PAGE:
Thursday, July 29, 2010

Mark Twain At Shiloh

From his Innocents Abroad, Chapter 52 (part 8):

We left Jacob's Well and traveled till eight in the evening, but rather slowly, for we had been in the saddle nineteen hours, and the horses were cruelly tired. We got so far ahead of the tents that we had to camp in an Arab village, and sleep on the ground. We could have slept in the largest of the houses; but there were some little drawbacks: it was populous with vermin, it had a dirt floor, it was in no respect cleanly, and there was a family of goats in the only bedroom, and two donkeys in the parlor.

Outside there were no inconveniences, except that the dusky, ragged, earnest-eyed villagers of both sexes and all ages grouped themselves on their haunches all around us, and discussed us and criticised us with noisy tongues till midnight. We did not mind the noise, being tired, but, doubtless, the reader is aware that it is almost
an impossible thing to go to sleep when you know that people are looking at you. We went to bed at ten, and got up again at two and started once more. Thus are people persecuted by dragomen, whose sole ambition in life is to get ahead of each other.

About daylight we passed Shiloh, where the Ark of the Covenant rested three hundred years, and at whose gates good old Eli fell down and "brake his neck" when the messenger, riding hard from the battle, told him of the defeat of his people, the death of his sons, and, more than all, the capture of Israel's pride, her hope, her refuge, the ancient Ark her forefathers brought with them out of Egypt. It is little wonder that under circumstances like these he fell down and brake his neck. But Shiloh had no charms for us. We were so cold that there was no comfort but in motion, and so drowsy we could hardly sit upon the horses.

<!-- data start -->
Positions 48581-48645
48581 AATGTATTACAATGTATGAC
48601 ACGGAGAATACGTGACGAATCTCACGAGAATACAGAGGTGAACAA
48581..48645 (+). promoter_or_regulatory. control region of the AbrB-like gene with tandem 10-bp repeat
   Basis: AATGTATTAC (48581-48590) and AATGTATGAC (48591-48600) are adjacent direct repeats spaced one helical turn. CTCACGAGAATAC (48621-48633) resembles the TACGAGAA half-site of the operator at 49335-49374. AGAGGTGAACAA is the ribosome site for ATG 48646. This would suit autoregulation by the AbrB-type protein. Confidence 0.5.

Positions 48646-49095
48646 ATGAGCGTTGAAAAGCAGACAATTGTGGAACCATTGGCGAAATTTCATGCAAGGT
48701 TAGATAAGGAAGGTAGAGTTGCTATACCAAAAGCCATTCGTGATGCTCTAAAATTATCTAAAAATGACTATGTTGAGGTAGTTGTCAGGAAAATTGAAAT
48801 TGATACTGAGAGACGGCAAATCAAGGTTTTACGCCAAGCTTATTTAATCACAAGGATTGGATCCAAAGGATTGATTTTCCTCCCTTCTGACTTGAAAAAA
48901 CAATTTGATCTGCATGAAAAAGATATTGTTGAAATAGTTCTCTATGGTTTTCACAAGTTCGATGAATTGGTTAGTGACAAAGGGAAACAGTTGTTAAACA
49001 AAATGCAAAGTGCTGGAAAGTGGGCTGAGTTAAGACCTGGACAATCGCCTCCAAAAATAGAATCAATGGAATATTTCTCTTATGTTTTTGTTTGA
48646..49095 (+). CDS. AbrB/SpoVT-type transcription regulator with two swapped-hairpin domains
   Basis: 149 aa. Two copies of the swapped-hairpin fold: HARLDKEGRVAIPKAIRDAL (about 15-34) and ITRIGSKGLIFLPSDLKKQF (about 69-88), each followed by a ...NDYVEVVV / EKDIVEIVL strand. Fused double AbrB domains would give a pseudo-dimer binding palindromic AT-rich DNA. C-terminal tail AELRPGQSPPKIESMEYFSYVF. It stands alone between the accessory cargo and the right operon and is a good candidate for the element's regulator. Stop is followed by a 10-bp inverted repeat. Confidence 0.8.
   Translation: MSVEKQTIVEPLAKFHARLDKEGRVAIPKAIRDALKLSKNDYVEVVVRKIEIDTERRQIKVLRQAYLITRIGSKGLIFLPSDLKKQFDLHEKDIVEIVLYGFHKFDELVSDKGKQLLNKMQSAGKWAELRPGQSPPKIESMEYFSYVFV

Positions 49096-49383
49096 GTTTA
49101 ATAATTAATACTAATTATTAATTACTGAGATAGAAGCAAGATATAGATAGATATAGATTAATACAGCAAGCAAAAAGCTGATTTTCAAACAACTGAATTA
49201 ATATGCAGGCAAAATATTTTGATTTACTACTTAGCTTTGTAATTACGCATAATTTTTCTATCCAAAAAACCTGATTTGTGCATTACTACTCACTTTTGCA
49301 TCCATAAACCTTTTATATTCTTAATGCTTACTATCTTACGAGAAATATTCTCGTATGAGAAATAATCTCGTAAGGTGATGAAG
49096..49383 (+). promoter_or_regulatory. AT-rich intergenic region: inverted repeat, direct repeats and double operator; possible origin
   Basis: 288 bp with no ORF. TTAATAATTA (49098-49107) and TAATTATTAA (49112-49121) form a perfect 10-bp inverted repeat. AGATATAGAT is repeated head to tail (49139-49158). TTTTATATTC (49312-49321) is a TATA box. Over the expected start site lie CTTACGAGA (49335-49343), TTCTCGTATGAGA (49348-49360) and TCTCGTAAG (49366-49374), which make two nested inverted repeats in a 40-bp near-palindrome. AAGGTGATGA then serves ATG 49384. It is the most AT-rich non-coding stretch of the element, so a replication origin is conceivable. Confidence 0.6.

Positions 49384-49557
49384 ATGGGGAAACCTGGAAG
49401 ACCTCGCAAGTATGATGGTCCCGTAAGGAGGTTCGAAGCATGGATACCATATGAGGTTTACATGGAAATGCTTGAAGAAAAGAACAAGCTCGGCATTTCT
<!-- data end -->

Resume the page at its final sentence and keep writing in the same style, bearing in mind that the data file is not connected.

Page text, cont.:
After a while we came to a shapeless mass of ruins, which still bears the name of Bethel. It was here that Jacob lay down and had that superb vision of angels flitting up and down a ladder that reached from the clouds to earth, and caught glimpses of their blessed home through the open gates of Heaven.

The pilgrims took what was left of the hallowed ruin, and we pressed on toward the goal of our crusade, renowned Jerusalem...

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1 comment:

yoni said...

hmm, sounds like tales i've heard from "old timers" here in shilo. the cold, the comfort of sleeping outdoors as opposed to the discomfort of available shelters, the "dusky" neighbors and their unwanted attentions...perhaps you experienced these things yourself, you've been in shilo long enough. :)